Sequence effects  Partic in diff exper conditions share info from their manip and reduce exper diff across groups. Seq effects: in repeated measure designs or w/insubject designs, partic are exposed to diff exper conditions, but the order is constant, changes in DV may be caused by the order of the presentaton and the not the condition.
 Subject effects
 Deals w/ partic behaviors in a social setting like: curiosity, motivation, expectation and bias. Unnatural beh exhibited, acting good. Hawthorne effect: inc productivity after any special attention.
 Subj effects: demand characteristics. Placebo effects
 This is the term given to those cues given to partic usu unintentional by the researcher, that urge the partic to beh unnaturally. Placebo effects: demand char. Expectations of change, improvement w/out manip.
 Experimenter effects
 Deal w/ the experimenter influencing partic towoard an unexpected outcome, via manip, or cueing of some type, leading to bias. Ethical violations: another experimenter effect deals w/ only data which supports his hypoth or w/ outliers?
 General control procedures
 Prepare lab setting. Lighting, temp, sound. Make setting similar for all. Use same experimenter whenever possible.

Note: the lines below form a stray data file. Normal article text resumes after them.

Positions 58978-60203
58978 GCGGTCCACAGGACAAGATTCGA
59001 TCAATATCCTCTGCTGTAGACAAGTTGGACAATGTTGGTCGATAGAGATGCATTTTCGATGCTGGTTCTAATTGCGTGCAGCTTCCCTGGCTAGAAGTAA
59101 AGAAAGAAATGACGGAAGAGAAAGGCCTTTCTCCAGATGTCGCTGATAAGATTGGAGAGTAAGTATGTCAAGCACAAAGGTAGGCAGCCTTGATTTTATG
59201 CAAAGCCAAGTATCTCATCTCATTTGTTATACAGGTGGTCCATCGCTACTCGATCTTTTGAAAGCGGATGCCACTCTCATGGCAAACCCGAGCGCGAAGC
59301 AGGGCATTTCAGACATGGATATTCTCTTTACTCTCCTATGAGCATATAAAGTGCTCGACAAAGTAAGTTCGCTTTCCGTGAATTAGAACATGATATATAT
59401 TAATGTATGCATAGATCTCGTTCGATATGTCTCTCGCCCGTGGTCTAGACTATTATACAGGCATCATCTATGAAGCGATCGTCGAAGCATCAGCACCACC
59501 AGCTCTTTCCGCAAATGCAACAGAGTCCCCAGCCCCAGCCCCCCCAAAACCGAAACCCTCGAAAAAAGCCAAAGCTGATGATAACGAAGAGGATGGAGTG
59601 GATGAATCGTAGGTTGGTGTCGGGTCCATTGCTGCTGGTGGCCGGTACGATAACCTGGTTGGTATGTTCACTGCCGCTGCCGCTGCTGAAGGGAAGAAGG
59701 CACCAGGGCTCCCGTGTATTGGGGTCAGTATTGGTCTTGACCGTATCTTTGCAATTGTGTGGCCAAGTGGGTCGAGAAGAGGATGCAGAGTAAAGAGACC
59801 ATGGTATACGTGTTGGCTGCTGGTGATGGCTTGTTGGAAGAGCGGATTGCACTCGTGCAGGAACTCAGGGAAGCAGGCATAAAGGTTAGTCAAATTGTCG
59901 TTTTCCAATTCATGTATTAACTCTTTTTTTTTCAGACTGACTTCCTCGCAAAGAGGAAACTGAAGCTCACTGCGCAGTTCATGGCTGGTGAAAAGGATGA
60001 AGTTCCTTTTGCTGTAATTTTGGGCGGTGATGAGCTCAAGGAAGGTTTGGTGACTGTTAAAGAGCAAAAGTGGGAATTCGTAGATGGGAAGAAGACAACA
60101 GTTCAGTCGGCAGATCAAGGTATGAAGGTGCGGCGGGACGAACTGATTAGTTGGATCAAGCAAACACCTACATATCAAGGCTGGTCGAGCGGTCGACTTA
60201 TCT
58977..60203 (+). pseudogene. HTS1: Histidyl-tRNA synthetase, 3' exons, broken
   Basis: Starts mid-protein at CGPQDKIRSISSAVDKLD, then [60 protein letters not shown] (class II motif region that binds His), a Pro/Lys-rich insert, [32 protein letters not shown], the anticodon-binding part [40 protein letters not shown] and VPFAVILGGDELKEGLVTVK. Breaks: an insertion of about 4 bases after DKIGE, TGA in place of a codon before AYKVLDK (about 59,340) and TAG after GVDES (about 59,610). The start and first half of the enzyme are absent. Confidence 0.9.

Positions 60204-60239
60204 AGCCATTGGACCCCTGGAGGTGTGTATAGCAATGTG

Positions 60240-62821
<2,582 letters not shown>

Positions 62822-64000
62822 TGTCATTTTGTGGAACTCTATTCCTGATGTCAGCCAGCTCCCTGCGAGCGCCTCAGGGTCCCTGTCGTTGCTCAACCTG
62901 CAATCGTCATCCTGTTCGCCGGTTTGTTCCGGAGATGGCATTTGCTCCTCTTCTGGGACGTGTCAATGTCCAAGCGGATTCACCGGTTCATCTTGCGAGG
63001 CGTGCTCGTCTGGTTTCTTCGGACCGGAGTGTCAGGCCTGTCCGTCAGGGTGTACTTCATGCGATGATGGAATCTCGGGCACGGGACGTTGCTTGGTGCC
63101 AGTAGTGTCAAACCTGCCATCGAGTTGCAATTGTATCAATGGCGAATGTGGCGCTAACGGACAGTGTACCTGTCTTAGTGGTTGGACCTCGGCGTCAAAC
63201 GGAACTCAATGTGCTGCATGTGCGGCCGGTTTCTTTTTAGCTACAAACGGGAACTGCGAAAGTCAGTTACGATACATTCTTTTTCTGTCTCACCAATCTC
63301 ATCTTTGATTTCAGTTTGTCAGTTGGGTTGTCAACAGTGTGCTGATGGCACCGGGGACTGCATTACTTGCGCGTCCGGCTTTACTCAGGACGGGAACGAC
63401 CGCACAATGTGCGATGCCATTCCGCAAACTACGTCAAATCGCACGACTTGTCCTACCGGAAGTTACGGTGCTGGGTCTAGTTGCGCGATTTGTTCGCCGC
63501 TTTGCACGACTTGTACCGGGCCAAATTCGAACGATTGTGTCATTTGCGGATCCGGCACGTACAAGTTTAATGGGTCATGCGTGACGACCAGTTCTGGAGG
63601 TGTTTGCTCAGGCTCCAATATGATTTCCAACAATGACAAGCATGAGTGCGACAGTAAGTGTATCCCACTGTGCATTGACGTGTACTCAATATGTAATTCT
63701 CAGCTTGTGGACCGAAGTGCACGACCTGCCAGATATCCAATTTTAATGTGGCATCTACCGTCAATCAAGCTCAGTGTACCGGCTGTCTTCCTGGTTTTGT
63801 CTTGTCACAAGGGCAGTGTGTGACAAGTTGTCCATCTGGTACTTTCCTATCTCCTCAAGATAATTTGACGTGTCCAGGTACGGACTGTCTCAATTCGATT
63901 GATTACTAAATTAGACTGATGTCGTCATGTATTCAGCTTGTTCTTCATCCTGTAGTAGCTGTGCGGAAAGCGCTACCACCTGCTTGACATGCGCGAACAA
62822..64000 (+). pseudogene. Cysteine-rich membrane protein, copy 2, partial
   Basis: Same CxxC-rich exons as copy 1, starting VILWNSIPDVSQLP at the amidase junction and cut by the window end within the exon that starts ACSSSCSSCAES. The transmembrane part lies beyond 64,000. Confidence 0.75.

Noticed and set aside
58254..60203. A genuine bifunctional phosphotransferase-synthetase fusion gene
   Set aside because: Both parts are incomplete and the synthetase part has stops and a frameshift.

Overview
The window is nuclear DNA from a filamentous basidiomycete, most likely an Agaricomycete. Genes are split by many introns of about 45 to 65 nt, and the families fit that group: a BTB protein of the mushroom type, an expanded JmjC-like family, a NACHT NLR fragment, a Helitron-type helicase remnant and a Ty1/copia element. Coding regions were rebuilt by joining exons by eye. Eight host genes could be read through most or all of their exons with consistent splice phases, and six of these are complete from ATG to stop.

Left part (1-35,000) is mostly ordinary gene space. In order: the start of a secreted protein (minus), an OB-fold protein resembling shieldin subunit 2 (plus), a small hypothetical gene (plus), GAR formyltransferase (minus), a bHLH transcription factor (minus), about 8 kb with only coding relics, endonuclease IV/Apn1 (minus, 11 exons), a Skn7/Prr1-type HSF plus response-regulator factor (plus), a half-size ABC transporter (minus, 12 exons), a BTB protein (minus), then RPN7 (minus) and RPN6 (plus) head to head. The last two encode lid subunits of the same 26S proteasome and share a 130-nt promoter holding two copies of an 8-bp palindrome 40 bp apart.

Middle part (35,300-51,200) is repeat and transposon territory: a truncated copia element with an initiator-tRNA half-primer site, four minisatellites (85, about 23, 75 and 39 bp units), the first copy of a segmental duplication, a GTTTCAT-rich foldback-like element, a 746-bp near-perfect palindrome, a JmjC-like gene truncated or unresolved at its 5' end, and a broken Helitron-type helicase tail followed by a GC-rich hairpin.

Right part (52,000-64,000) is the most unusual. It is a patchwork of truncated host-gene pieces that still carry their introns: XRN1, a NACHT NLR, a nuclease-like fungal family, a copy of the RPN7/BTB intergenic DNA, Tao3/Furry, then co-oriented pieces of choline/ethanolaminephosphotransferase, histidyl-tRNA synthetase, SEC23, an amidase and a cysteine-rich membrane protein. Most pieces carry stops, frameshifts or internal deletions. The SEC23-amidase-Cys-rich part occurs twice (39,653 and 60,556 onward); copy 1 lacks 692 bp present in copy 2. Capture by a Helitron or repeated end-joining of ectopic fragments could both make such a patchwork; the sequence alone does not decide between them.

Exact vs systematic
 Identical in every way vs similar but w/ procedural changes.
 General Control Procedures⬦

Use stimuli with good reliability and validity
Reliability = stability or â€œrepeatabilityâ€ of results from test, scale, or stimulus
Validity = stimulus, test, or scale should give us confidence that weâ€™re measuring the â€œthingâ€ we think weâ€™re measuring; our test should correlate with other, similar measures of the same behavior  Replication: Systematic and Exact

Exact = identical in every way
Systematic = Similar, but with procedural changes, e.g.,
â€œWhen I read something, I find I must read it againâ€
vs.
nearly always  Conceptual Replication

Different studies are generated from the same problem statement
More common than systematic or exact replication
E.g., Study 1 on selfefficacy: qaires and reallife problem solving situation (observational)